From the Garden this Week, September 2, 2021...
From the Garden this Week…
Corn, Green Beans, Tomatoes, Sweet and Hot Peppers, Green Onions, Melon, Summer Squash, Cucumbers, Eggplant, Okra, Mixed Greens and Basil
Using your Produce… by Julie Moreno
In September the eggplant come on strong. This vegetable can be challenging to cook and unfamiliar. I never even ate eggplant before I was 30 years old, much less knowing how to cook one. I have to say that regardless, I loved eggplant instantly once I learned how to take advantage of its strengths and to appreciate the creamy texture. The trick to cooking eggplant is that you can’t undercook it. It is one vegetable that you need to cook it until it is soft. And the softness is the beauty of this vegetable. This week I included 2 eggplant recipes, Baked Eggplant Parmesan or Baba Ghanoush, so you can choose which way you like to cook them. You can use the Italian and Asian varieties of eggplant interchangeably in any recipe, just adjust the cooking time for the size of the slices.
Baked Eggplant Parmesan
2-3 medium sized eggplants
2 tablespoons olive oil
1 teaspoon salt
¼ teaspoon fresh ground black pepper
½ teaspoon garlic powder
½ cup grated Parmesan cheese
2 tablespoons of finely chopped fresh or dried Italian seasoning (basil, rosemary, thyme, and parsley)
Preheat oven to 400 °F. Line a large baking sheet with parchment paper. Remove the stem and slice the eggplant into ½ inch slices. In a large mixing bowl add the eggplant slices, drizzle with the olive oil to coat as evenly as possible. Add the salt, pepper and garlic powder to the bowl and toss to coat. Add the Parmesan cheese and herbs and lightly toss again. In one layer, place the seasoned eggplant slices on the parchment-lined baking sheet. Add any remaining herb-cheese mix to the top of each slice. Bake for 35-45 minutes or until the eggplant is tender. Serve with marinara sauce if desired.
Okra! Here’s how to eat it!
DO NOT WASH. Wipe them off with a towel to remove any dirt if necessary. Then, slice the okra into 1/2 inch slices and discard the stem. Heat about a 1/4 cup of oil in a small sauté pan. Gently slip the okra pieces into the hot oil a stir occasionally until they start to brown. Remove the okra from the oil, season with salt and eat right away.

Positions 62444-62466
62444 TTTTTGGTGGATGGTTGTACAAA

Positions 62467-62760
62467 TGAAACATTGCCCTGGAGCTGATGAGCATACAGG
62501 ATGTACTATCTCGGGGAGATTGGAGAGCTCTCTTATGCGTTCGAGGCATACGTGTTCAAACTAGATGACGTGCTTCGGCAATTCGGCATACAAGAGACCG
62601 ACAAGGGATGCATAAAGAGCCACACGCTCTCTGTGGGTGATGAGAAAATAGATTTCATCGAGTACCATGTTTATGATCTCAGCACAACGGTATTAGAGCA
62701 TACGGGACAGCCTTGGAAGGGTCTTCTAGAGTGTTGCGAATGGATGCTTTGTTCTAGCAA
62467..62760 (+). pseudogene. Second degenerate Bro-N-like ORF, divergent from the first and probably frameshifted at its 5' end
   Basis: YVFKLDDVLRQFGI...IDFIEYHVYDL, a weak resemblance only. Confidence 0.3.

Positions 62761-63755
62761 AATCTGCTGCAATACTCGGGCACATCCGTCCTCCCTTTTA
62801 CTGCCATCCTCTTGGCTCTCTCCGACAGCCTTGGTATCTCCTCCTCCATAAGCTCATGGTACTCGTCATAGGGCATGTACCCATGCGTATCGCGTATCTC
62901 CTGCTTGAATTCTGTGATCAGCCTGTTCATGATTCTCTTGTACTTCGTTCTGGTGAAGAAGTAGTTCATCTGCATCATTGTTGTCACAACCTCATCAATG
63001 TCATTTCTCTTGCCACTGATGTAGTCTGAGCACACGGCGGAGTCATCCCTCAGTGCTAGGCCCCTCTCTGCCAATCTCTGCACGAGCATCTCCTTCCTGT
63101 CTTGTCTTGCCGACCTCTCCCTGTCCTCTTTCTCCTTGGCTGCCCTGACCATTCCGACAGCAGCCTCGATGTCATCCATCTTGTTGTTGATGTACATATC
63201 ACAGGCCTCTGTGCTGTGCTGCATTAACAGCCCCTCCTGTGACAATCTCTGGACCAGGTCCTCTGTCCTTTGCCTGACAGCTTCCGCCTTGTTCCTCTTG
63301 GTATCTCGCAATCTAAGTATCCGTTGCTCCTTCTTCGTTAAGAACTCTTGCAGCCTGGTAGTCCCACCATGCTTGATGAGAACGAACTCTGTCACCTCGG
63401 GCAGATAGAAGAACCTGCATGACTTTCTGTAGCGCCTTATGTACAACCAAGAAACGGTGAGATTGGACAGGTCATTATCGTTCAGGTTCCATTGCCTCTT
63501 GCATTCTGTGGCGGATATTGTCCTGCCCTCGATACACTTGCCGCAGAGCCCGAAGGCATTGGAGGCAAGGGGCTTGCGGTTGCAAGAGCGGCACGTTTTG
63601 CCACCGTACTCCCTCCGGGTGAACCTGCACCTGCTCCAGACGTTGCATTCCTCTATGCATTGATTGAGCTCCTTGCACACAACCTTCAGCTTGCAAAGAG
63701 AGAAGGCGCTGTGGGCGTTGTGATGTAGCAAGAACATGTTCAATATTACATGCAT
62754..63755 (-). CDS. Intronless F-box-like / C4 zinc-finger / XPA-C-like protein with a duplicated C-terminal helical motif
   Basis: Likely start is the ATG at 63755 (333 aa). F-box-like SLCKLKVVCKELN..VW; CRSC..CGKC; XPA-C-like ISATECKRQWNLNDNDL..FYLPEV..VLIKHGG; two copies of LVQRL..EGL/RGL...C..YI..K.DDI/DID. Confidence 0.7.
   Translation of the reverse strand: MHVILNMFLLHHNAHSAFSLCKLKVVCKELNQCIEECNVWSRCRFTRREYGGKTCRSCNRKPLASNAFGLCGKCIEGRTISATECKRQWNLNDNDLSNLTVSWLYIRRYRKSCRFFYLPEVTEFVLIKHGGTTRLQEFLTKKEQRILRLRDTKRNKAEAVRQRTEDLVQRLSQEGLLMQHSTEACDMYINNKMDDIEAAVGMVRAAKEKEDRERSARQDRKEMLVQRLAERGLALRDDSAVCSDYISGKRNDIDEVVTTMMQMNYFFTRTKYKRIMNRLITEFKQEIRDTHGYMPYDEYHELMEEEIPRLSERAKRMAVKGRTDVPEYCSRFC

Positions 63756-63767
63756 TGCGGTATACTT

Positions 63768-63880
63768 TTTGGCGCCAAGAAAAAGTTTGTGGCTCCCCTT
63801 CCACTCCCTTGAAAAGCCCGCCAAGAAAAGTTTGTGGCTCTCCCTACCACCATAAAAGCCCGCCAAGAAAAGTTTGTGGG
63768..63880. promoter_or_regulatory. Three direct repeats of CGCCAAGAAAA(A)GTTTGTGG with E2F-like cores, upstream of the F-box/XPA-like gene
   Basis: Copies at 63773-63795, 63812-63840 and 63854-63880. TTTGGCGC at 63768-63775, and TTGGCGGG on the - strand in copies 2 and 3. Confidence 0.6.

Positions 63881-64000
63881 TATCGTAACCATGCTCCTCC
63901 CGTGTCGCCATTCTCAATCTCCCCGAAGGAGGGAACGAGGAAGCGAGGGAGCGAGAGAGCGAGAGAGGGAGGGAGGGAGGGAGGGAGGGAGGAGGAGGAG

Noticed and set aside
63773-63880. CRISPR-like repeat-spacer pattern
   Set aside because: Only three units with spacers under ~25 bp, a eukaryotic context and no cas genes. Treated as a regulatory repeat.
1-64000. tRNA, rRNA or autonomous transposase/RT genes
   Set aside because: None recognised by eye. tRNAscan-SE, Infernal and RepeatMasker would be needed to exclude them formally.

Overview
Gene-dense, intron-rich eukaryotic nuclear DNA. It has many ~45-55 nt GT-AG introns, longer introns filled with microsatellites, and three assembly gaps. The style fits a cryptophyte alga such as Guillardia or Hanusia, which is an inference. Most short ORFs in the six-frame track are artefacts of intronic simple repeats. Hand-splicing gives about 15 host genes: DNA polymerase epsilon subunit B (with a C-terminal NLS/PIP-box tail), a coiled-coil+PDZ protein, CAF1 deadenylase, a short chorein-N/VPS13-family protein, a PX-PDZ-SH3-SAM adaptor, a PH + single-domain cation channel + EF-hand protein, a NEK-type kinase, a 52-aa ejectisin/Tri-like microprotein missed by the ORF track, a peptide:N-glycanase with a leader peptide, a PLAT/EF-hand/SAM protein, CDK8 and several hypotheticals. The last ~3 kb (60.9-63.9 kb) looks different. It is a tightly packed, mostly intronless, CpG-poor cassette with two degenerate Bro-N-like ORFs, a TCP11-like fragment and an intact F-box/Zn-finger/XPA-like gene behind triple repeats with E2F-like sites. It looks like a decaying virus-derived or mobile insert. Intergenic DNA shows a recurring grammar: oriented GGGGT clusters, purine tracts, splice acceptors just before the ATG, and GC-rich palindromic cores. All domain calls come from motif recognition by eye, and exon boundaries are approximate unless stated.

If you don’t like the soft texture, when roasting or sauteing eggplant, use your eggplant in a recipe like baba ghanoush, which is a creamy eggplant dip and serve it with crunchy pita chips or toasted bread. I kept this recipe chunky by just chopping and mashing the eggplant, but you can use a food processor if you like a smooth texture.
¼ cup tahini
2 tablespoons fresh lemon juice
2 tablespoons extra-virgin olive oil, more for serving
2 garlic cloves, crushed or minced
½ teaspoon salt
Pinch of cayenne pepper
½ teaspoon salt
½ teaspoon fresh ground black pepper
Preheat the oven to 400°F. Line a baking sheet with parchment paper. Cut the eggplants in half and cook them, cut side down, on the baking sheet, in the oven, until soft, about 35-45 minutes. When you press your finger on the eggplant skin it should collapse. Let cool and then scoop out the flesh. Chop the eggplant coarsely with a knife and place the flesh in a large bowl. Stir in the tahini, lemon juice, olive oil, garlic, salt and cayenne, mixing well. Serve with pita chips or toasted bread.
Metaphors of Soil and Soul… By Ronda May Melendez
Tomatoes have been the territory I have harvested most in more recent weeks. There is such a variety, as we have seen, coming out of the garden. Large and small heirlooms, the standard garden variety pear and cherry tomatoes. All of them delicious in their own rights.
The yellow pears taught me a lesson in that when I first approach the vines, I can see a few on the outside of the plant. Frankly, they look a little janky. Not the greatest in form or presentation. However, upon further inspection, I spy some yellow on the interior of the plant. I reach in to the internal and fold back the vines only to discover a veritable treasure trove of beautiful, healthy yellow pear tomatoes. They were nestled safely within the internal landscape of the plant. If I had not been inquisitive, willing to get dirty and put in some effort in folding back the vines, I would not have discovered the abundance of her fruit. And she would not have shared with me.
Is it all that different in the landscape of human lives? The vines of our experience twist and mingle, sometimes creating a mangled mess. The external may offer little that seems appealing and yet, there may an amazing wealth of beauty and nourishment on the internal landscape. If only we are inquisitive and vulnerable enough, resisting laxity or fear.
Proverbs 20:4 says in Hebrew: “A lax, neglectful man will not plow by reason of cold; therefore, he will ask and demand in harvest and have nothing.” Can we accept the challenge of not being lax or neglectful and engage with those who will allow us to know them and participate with them in life...just as the yellow pear tomatoes allowed me?